A new book from Simone de Beauvoir is going to reach readers 66 years after it was written—and 34 years after the feminist author's death. Publishers say The Inseparables tells the story of the writer's friendship with Elisabeth "Zaza" Lacoin, who died at 21 from viral encephalitis, the Guardian reports. It will be released in France later this year and publishers hope to have an English translation out in 2021. Publisher Vintage says the book, which de Beauvoir wrote in 1954, focuses on "the friendship between two young women struggling against conventional ideas of what a woman should be in early 20th-century Paris: chaste, devout, obedient and obliged from a young age to set aside her own interests and passion."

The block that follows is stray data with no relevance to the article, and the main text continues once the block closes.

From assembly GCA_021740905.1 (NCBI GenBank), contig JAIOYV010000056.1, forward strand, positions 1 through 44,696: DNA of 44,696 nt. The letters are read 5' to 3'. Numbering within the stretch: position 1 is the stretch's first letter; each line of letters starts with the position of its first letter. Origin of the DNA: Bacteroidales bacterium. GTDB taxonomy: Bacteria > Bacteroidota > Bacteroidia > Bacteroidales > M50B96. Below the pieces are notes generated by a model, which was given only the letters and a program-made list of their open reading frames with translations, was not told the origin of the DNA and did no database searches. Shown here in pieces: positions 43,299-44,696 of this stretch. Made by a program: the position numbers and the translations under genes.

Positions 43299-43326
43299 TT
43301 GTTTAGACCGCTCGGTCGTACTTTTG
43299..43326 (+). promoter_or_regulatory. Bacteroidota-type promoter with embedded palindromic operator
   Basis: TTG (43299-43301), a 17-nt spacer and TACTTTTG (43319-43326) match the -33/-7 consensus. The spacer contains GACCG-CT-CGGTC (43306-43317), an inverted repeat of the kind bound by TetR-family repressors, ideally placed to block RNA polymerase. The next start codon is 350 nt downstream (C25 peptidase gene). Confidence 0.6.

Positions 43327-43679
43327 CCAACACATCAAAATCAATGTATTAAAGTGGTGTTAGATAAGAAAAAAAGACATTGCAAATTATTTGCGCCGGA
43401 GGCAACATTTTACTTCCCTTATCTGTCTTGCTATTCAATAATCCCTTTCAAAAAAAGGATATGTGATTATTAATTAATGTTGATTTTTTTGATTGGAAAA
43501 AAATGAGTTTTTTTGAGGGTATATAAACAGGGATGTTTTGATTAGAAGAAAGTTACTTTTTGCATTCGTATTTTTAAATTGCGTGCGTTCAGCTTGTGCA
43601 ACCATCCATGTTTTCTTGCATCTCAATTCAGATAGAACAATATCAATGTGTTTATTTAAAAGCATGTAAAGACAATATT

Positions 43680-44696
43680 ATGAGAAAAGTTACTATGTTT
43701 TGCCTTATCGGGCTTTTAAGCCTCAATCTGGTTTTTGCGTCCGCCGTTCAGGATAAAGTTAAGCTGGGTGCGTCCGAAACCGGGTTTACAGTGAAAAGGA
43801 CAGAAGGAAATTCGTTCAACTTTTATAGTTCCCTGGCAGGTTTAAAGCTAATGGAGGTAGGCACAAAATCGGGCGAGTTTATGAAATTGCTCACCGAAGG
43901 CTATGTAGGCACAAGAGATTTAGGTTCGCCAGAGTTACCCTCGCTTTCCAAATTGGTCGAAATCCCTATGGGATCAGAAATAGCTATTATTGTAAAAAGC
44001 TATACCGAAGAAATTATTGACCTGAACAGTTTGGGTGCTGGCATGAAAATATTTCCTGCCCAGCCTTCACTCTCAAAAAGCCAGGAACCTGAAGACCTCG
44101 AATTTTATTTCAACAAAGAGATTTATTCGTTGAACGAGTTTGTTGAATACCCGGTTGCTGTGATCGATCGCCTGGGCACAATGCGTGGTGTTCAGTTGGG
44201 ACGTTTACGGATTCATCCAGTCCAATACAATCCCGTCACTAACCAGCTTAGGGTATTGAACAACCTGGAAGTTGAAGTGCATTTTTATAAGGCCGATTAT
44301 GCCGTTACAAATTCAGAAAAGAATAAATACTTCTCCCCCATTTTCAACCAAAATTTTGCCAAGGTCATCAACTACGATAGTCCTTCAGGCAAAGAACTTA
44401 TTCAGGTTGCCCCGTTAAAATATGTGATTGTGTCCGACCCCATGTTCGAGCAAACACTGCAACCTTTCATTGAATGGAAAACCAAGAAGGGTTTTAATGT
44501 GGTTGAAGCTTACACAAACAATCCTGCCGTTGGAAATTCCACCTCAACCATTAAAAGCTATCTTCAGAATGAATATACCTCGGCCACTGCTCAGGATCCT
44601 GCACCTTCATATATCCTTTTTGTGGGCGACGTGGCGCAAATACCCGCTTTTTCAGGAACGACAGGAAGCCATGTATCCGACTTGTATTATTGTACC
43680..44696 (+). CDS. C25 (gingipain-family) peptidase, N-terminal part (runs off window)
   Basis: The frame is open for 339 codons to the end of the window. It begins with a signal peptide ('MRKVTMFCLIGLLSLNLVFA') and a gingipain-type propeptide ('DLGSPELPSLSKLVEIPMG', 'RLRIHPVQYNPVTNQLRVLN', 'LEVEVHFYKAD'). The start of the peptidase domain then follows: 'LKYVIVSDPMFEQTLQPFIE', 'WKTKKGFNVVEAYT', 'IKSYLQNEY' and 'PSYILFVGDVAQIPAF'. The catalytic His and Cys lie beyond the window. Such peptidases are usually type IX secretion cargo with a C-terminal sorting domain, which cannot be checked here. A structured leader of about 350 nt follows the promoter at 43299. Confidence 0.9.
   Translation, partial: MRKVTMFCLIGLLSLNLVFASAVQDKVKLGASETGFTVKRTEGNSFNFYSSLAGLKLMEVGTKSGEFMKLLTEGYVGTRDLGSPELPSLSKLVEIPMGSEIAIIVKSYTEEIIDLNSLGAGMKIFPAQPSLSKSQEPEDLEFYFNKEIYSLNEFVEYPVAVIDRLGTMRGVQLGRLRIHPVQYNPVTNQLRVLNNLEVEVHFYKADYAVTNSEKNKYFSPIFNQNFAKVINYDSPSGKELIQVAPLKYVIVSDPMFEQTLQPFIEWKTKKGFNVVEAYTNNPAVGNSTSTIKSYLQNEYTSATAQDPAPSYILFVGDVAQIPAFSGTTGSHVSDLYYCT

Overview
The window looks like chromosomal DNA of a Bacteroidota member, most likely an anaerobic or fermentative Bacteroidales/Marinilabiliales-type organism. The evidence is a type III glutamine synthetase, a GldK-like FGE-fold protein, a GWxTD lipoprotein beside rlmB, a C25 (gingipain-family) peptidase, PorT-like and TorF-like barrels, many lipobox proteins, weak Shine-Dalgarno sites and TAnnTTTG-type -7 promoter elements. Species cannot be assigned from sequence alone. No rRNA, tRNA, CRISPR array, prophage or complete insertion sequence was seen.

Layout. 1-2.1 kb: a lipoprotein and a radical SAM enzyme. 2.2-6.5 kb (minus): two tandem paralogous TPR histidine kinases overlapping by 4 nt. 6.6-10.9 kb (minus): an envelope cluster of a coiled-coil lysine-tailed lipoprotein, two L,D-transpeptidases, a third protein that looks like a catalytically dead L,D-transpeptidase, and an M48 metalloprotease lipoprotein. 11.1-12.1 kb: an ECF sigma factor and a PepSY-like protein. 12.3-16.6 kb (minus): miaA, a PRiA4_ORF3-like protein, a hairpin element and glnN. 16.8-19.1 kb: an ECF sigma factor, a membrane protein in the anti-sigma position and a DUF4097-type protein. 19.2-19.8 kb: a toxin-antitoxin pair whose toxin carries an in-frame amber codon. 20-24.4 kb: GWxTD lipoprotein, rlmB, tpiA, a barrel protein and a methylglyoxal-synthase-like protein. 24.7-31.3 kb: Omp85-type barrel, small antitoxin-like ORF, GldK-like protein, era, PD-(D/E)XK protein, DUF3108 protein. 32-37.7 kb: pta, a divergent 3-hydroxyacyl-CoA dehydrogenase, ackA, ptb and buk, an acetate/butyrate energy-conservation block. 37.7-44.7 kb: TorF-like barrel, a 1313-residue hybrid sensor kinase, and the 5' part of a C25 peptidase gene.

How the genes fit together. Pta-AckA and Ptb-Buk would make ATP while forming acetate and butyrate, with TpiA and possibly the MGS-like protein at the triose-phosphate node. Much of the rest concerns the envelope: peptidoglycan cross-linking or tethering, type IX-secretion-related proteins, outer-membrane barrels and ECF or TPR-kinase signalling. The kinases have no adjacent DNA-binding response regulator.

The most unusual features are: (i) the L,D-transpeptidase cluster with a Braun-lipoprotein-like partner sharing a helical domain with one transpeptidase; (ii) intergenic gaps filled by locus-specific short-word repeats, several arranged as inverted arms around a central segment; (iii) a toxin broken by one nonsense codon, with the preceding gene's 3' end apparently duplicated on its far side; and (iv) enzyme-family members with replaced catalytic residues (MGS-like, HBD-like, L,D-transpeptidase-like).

Literary agency 2 Seas says the novel was "too intimate" to be published in de Beauvoir's lifetime. In her 1963 memoir Force of Circumstance, de Beauvoir said she showed it to then-partner Jean-Paul Sartre and put it aside after his harsh assessment, the New York Times reports; she wrote that the book "had no inner necessity." Simone Le Bon-de Beauvoir, the writer's adopted daughter, says she has wanted to publish the manuscript since she first read it. "When she wrote it, in 1954, she had already honed her craft as a writer," Le Bon-de Beauvoir says. "She destroyed some works that she was unhappy with. She didn't destroy this one. About her papers, she told me, 'You’ll do as you think is right.'" As the executor of de Beauvoir's estate, she plans to publish more novels and short stories by the writer in the years to come. (Read more Simone de Beauvoir stories.)